Emmet Vinsant, wealthy industrialist, offers Sofia a job in one of his gaming houses. He knows more about Sofia’s past than he has revealed. Brought up as part of a travelling fair, she’s an expert at counting cards and spotting cheats, and Vinsant puts her talents to good use. His demands on her grow until she finds herself with blood on her hands.

Set against the backdrop of the Suffragette protests, with industry changing the face of the city but disease still rampant, and poverty the greatest threat of all, every decision you make is life or death. Either yours or someone else’s. Read best-selling crime writer Helen Fields’ first explosive historical thriller.

Amazon UK Goodreads

I received a copy of this book from the author in return for an honest review.

My Thoughts…

This story covers the whole spectrum of English history in the late nineteenth and early twentieth century. Socio-political issues merge with crime fiction to produce a memorable and chilling tale.
Sofia Logan is a wife and mother in 1905 when tragedy strikes and the dark doors of the workhouse beckon. A widow, she seeks help from her husband’s former employer with devastating results.

Sofia will do anything for her family but how reliable a protagonist is she? Damaged by her past the story darkens. Sofia struggles with a dangerously immoral employer and her worsening mental health.

The graphically described abuse and violence are hard to read but integral to Sofia’s mindset and story. You empathise with Sofia despite her murderous intent. The characters are believable and coupled with historically authentic settings make this story real and vibrant.

A harrowing but riveting book that is impossible to put down.

Helen Fields

An international and Amazon #1 best-selling author, Helen is a former criminal and family law barrister. Every book in the Callanach series claimed an Amazon #1 bestseller flag. Her next book, the sixth in the series, ‘Perfect Kill’ is due out on 6 February 2020. Helen also writes as HS Chandler, and last year released legal thriller ‘Degrees of Guilt’. Her previous audio book ‘Perfect Crime’ knocked Michelle Obama off the #1 spot. Translated into 15 languages, and also selling in the USA, Canada & Australasia, Helen’s books have won global recognition. Her first historical thriller ‘These Lost & Broken Things’ comes out in May 2020. A further standalone thriller published by HarperColllins will come soon. She currently commutes between Hampshire, Scotland and California, where she lives with her husband and three children. Helen can be found on Twitter @Helen_Fields for up to date news and information or at https://www.helenfields.com/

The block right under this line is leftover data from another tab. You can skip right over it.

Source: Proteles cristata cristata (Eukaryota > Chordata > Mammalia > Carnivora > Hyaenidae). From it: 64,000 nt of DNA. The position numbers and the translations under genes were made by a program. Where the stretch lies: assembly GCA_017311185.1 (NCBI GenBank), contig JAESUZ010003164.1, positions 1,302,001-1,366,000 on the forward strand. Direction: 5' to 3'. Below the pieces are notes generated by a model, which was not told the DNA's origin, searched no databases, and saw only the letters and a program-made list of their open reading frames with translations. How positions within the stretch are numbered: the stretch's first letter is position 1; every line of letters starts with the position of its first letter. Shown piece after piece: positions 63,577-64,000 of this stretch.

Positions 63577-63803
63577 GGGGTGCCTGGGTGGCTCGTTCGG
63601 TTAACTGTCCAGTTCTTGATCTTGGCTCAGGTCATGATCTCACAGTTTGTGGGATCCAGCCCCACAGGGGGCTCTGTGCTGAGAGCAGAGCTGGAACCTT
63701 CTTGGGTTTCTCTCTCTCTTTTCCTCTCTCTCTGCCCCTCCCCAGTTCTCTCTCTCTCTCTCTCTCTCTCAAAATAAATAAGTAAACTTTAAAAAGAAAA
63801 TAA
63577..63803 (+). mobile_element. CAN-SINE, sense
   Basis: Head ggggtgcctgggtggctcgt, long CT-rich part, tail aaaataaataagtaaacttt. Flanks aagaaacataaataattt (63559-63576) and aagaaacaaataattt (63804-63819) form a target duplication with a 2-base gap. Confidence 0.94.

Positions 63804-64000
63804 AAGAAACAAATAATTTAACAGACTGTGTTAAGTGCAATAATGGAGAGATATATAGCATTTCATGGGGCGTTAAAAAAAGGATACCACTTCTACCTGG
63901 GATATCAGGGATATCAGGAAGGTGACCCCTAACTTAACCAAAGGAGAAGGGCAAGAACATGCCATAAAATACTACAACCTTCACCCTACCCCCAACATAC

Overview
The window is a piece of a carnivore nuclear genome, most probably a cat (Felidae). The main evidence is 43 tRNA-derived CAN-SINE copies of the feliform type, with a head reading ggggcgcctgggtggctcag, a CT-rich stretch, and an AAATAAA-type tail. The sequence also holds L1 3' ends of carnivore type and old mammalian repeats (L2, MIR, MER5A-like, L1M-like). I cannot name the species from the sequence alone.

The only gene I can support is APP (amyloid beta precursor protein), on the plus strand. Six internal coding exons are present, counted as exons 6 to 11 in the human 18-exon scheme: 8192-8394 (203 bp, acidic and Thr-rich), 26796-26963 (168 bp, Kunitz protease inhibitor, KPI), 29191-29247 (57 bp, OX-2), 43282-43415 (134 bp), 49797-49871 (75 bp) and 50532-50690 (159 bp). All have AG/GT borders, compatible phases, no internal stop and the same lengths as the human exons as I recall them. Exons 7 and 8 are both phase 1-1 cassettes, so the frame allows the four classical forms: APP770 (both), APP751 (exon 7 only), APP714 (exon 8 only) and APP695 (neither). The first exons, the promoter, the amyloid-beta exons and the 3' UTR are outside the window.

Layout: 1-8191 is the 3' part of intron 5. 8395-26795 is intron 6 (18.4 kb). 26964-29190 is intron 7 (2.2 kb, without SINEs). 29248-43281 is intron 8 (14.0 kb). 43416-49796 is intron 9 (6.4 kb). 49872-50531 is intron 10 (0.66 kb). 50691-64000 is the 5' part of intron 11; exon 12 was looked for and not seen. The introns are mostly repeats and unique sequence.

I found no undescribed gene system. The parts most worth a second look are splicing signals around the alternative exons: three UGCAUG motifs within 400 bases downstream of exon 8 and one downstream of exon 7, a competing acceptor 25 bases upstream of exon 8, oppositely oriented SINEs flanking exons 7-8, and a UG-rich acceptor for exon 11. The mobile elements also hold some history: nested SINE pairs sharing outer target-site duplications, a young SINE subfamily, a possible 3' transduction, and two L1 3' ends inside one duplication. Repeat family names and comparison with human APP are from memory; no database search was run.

Posted in Author Guest Post, Blog Tour, Book Review, Crime, Gangland Crime, ganglit, Guest post, Historical Crime Fiction, saga

Vixen Sam Michaels 5*#Review @SamMichaelsGG @Aria_Fiction #BlogTour #GuestPost #WW2 #GeorginaGarrett #Vixen #HistoricalCrimeFiction #Saga #CrimeFiction #BlogTour #BookReview @HoZ_Books

While World War Two rages on around them, the gangs of London are fighting for their turf…

There might be a war on, but that doesn’t stop Georgina Garrett running her business with an iron fist. No one said running the Battersea gang was going to be easy, but her unflinchable nature makes Georgina unstoppable.

With a role that requires a ruthless ability to seek revenge and pay out crippling punishments, Georgina’s enemies are growing in number. With a target on her back, Georgina knows she must do everything to protect her family. But, with the loss of someone closest to her, can Georgina rise up from the ashes or allow a usurper take her crown?

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I received a copy of this book from Head of Zeus -Aria via NetGalley in return for an honest review.

My Thoughts…